Notley confident in Alberta’s pipeline plan despite continued opposition
Premier Rachel Notley said the heated national debates around oilsands pipelines are “challenging,” but dismissed the notion the NDP government’s strategy to win support for such projects is failing.
The review process for TransCanada Corp.’s proposed Energy East project suffered a setback last week when three members of the National Energy Board stepped aside because of meetings held with the proponent last year.
That followed pipeline hearings in Montreal being disrupted by environmental protesters and ongoing skepticism toward the project from political leaders in Quebec, including Montreal’s Mayor Denis Coderre.
On the west coast, Vancouver mayor Gregor Robertson, environmental groups and First Nations have opposed the expansion of Kinder Morgan’s planned expansion of its Trans Mountain line.
Opposition parties maintain recent events have shown the Notley government’s efforts to garner public approval — or “social licence” — for pipelines through its sweeping climate-change plan aren’t working.
“That’s just wrong and it’s also quite silly,” Notley told reporters at McDougall Centre on Tuesday morning.
“Quite honestly, it’s a process that doesn’t happen overnight . . . I believe very strongly we are making progress and I will continue to make our case in forums across the country. And I believe, ultimately, we will see success.”
Notley’s government views a new pipeline as key for Canada to open new markets for its oilsands crude, obtain a better price and help kickstart the ailing provincial economy.
The NDP government has moved to address Canada’s Canada-leading greenhouse gas emissions by introducing a broad-based carbon tax that takes effect Jan. 1, 2017, putting a cap on emissions from the oilpatch and accelerating the phase-out of coal-fired power in the province.
When the NEB hearings in Montreal were cancelled by protests, Wildrose Leader Brian Jean issued a statement calling on the government to eliminate the carbon tax in response.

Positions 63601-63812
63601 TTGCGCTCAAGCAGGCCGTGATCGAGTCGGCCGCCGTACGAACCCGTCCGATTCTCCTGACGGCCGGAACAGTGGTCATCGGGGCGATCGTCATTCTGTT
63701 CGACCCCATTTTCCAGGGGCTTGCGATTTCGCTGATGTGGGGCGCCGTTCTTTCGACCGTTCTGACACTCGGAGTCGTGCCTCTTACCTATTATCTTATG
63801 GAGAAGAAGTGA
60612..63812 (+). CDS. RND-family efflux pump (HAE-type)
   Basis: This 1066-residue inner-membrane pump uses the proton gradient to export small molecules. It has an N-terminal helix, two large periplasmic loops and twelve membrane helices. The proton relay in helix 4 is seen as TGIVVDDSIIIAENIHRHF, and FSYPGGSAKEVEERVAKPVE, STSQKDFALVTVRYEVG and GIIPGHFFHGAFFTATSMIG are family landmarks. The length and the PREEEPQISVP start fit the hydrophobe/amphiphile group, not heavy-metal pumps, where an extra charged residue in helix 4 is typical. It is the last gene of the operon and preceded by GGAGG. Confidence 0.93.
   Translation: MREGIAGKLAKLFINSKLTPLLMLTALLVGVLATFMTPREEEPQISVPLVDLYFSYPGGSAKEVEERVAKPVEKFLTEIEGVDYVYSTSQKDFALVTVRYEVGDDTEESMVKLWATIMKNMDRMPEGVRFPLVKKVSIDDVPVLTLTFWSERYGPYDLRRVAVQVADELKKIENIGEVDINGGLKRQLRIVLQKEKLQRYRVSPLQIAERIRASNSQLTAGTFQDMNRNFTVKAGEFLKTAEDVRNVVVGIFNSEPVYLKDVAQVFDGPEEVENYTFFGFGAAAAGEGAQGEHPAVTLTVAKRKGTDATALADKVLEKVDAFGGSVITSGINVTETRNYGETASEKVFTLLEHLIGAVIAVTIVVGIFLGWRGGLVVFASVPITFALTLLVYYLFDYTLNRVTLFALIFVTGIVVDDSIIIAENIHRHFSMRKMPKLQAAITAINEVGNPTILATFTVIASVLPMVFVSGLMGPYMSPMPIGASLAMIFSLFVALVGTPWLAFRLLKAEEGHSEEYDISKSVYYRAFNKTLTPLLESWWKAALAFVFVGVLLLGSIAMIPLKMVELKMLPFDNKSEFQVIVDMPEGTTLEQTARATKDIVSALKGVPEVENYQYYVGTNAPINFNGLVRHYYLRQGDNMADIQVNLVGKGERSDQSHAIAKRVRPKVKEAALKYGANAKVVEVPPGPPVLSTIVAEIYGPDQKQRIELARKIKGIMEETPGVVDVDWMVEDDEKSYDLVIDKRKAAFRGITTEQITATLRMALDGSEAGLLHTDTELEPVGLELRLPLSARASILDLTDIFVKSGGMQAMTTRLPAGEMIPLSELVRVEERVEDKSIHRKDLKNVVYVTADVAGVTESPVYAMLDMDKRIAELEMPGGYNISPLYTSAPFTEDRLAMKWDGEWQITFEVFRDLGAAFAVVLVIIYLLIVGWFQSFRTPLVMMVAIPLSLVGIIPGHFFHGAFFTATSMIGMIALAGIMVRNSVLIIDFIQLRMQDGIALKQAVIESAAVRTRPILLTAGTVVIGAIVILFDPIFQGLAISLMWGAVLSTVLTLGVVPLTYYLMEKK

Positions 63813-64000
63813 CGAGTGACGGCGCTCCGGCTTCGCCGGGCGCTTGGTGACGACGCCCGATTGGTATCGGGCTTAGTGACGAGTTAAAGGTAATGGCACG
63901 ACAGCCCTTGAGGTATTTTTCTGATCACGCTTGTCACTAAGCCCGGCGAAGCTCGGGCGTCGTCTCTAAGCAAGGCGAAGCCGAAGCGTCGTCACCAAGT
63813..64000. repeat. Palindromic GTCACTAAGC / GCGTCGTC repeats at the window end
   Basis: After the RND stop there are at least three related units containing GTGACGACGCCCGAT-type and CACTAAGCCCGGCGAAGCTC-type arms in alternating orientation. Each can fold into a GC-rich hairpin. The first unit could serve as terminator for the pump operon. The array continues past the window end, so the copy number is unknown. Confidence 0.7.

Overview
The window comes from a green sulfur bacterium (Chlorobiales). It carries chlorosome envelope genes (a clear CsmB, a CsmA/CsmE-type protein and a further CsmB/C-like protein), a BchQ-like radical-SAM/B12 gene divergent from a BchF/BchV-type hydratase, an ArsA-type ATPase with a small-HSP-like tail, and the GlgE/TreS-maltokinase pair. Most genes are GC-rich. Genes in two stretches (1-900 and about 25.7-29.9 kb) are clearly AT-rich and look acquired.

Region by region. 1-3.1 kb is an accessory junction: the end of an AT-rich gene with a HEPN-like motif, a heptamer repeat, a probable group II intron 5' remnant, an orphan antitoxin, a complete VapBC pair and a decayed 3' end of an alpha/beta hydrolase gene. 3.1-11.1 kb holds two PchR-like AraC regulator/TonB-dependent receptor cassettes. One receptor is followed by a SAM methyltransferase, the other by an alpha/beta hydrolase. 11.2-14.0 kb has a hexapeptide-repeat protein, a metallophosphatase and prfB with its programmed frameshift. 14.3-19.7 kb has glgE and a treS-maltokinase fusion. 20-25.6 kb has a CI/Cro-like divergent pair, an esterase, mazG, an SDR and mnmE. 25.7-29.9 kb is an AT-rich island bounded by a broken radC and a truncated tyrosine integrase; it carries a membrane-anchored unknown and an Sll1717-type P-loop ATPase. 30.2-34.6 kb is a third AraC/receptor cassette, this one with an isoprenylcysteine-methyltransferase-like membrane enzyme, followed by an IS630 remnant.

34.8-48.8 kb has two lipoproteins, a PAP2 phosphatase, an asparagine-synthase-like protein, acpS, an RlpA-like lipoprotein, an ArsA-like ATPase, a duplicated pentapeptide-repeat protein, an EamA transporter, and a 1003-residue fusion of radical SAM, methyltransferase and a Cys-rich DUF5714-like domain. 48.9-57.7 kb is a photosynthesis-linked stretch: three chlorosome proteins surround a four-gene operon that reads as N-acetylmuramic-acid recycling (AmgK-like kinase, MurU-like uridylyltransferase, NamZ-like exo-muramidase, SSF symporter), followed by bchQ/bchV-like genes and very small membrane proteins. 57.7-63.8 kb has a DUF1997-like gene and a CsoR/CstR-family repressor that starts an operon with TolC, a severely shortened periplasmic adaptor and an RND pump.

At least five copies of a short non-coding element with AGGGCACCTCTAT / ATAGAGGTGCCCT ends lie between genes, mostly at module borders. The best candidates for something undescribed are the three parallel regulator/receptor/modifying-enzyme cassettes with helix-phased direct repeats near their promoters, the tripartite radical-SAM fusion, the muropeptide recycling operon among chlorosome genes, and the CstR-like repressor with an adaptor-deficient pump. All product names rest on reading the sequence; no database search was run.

“It is crystal clear that there is no appeasement of these groups. There will be no “social licence” gained by taxing Canadans,” said Jean.
Last week, Progressive Conservative leadership candidate Jason Kenney vowed to scrap the carbon tax and derided the concept of social licence.
“If social licence means you get to trump the decisions by elected officials and quasi-official bodies and our courts, then that is a fundamentally undermining of our rule of law. We aren’t getting that ephemeral social licence through the NDP’s carbon tax,” he said.
But Notley said she supports the federal Liberal government’s efforts to rebuild public confidence in the NEB process and expressed her belief the project will get the green light.
“You’re not ever going to get the buy-in of 100 per cent of people. What you need to do is enjoy the trust of a significant majority. And that is, I think, the process we will see work forward,” she said.
Chelsie Klassen, spokeswoman for the Canadian Association of Petroleum Producers, said surveys conducted for the oilpatch lobby group show a larger group of Canadians are supportive of the energy industry than those who are indifferent or opposed.
She believes that despite the “vocal” opponents of Energy East, there are increasingly constructive conversations happening around pipelines.
Klassen said many Canadians are still unaware about the NDP’s carbon tax, or that Canada has had a carbon levy on large emitters since it was brought in by the former Progressive Conservative government in 2007.
“I hope if that message does get out there, it does help that discussion and that dialogue,” she said.
“But I guess time will tell.”
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